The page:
Though endless white sand beaches and beautiful seascapes occupy the largest part of the frames, it is the rarefaction of human presence the first thing that strikes us in Richard Misrach’s photographs.
The author’s eye is maybe still searching, in the crystal blue, for the endless views – as in the Desert Cantos. In this exceptionally large format book, the scarcity of the human presence is – once again – a clear reminder of the fragility of our own existence.
From Aperture’s website: “In some images, a lone figure floats in a liquid field of brilliant turquoise—or in others, lies beached and partially buried. The details in the images are frequently ambiguous—are the figures relaxed or drained of life? Cavorting in the surf or panicking in the riptide? The balance is a fragile one between control and surrender to the elements.”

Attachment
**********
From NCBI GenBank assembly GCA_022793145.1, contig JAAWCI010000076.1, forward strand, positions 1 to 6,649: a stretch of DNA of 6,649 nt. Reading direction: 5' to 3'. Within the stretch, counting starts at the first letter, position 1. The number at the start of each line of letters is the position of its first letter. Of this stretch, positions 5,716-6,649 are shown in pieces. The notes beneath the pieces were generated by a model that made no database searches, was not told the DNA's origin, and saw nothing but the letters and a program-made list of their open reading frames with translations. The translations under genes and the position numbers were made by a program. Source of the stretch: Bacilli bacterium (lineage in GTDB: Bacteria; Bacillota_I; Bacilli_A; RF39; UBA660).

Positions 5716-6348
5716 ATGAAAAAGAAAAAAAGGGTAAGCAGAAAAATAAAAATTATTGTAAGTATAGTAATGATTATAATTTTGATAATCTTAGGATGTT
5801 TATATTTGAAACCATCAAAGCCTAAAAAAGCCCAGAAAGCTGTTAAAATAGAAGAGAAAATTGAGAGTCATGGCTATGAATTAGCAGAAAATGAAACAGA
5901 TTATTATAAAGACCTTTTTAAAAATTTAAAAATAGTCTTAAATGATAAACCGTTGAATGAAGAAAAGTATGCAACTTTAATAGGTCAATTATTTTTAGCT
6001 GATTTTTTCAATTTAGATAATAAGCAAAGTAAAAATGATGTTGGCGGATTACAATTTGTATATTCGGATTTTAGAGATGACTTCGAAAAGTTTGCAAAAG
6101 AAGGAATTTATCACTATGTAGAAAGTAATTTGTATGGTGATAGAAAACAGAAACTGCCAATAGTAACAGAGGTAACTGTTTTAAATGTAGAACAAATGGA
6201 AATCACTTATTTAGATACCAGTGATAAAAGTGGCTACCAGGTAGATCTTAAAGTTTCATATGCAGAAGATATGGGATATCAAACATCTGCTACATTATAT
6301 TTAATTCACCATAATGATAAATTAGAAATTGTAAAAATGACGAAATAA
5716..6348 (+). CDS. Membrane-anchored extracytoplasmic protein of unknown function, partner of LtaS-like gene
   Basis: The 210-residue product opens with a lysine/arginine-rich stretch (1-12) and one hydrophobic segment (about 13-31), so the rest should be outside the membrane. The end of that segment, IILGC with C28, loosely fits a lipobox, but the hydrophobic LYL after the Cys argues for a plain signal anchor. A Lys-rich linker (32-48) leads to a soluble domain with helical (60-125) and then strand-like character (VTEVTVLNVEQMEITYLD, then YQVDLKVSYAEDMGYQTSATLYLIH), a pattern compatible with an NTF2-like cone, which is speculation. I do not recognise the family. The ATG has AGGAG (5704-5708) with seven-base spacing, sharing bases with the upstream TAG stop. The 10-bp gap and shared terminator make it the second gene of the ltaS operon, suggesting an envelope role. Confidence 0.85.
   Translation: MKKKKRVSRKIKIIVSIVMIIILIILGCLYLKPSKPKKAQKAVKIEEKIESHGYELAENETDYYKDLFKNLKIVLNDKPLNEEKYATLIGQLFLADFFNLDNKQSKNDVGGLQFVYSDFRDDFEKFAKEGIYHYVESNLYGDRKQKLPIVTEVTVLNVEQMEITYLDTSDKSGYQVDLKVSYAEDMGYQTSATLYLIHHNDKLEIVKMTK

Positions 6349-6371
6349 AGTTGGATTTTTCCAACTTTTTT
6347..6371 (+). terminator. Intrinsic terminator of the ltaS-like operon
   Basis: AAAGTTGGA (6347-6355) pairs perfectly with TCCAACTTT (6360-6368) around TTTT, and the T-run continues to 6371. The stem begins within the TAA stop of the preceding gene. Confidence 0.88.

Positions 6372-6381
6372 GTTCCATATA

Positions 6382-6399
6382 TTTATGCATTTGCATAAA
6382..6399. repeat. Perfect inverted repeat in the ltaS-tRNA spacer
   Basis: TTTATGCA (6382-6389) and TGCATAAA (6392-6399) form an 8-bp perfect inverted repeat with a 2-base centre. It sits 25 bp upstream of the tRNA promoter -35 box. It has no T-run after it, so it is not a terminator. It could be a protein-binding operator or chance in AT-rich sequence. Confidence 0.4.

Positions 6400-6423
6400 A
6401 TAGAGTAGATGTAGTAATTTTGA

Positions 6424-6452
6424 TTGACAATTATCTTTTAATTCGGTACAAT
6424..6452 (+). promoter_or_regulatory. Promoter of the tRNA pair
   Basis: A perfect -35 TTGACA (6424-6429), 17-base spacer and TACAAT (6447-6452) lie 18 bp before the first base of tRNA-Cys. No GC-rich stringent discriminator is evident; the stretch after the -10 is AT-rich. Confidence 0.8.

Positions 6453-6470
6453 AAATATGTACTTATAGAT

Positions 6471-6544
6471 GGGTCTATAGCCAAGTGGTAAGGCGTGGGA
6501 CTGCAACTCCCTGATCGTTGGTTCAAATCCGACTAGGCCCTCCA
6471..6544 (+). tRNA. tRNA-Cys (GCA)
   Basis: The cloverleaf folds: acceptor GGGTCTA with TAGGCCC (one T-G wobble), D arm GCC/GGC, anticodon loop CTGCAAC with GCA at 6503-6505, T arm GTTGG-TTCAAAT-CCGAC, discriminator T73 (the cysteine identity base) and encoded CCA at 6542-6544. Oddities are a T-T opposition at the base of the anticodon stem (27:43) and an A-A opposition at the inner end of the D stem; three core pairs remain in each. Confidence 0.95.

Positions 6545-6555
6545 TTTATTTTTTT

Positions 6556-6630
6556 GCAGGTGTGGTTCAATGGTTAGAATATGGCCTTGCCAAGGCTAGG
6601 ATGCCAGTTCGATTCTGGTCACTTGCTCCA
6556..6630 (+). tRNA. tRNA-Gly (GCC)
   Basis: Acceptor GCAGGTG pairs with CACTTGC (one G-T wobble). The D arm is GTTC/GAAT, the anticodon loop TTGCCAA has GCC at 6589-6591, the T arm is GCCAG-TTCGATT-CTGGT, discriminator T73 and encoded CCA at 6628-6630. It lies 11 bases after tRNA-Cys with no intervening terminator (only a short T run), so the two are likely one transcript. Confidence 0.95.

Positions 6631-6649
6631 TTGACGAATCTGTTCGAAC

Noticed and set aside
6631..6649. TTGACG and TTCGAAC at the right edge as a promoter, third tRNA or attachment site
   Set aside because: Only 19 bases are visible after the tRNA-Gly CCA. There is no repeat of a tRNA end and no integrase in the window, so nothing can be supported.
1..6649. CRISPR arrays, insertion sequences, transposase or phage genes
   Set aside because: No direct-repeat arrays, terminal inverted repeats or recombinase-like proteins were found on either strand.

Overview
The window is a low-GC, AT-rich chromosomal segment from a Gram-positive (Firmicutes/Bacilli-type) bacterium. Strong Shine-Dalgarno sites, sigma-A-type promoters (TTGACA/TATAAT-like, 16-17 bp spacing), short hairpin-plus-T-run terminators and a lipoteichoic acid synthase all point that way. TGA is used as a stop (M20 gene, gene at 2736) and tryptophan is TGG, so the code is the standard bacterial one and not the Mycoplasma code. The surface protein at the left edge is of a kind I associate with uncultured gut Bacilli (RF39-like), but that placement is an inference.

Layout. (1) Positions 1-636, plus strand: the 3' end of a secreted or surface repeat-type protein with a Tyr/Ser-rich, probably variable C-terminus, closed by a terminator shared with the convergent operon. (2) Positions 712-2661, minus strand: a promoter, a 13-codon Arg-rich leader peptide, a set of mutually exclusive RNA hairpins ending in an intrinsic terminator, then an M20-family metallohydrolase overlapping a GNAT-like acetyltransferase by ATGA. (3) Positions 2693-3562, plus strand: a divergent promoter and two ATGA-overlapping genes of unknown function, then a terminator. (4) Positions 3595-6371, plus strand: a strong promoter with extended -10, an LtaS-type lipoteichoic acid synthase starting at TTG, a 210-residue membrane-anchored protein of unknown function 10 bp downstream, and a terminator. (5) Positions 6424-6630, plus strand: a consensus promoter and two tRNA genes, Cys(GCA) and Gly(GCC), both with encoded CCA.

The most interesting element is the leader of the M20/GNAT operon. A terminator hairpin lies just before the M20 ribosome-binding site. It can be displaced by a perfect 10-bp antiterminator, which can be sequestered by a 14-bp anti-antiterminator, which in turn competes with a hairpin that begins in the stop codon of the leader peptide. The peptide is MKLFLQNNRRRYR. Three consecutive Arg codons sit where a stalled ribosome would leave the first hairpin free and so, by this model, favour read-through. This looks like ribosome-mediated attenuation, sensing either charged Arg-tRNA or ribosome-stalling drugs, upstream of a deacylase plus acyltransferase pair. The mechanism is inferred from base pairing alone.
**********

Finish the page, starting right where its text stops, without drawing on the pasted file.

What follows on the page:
The people portrayed seem to be looking at themselves from an aerial view. They are watching helplessly and motionlessly as they surrender to the tides, slowly drifting. It is precisely in this immense solitude that Misrach, unexpectedly, manages to give us the feeling that we, after all, are still alive.
The crystalline beauty of the author’s photographs is an assertion of life. At the same time, it forces us to face the brutality of an overcrowded world that nevertheless fails making us feel less lonely.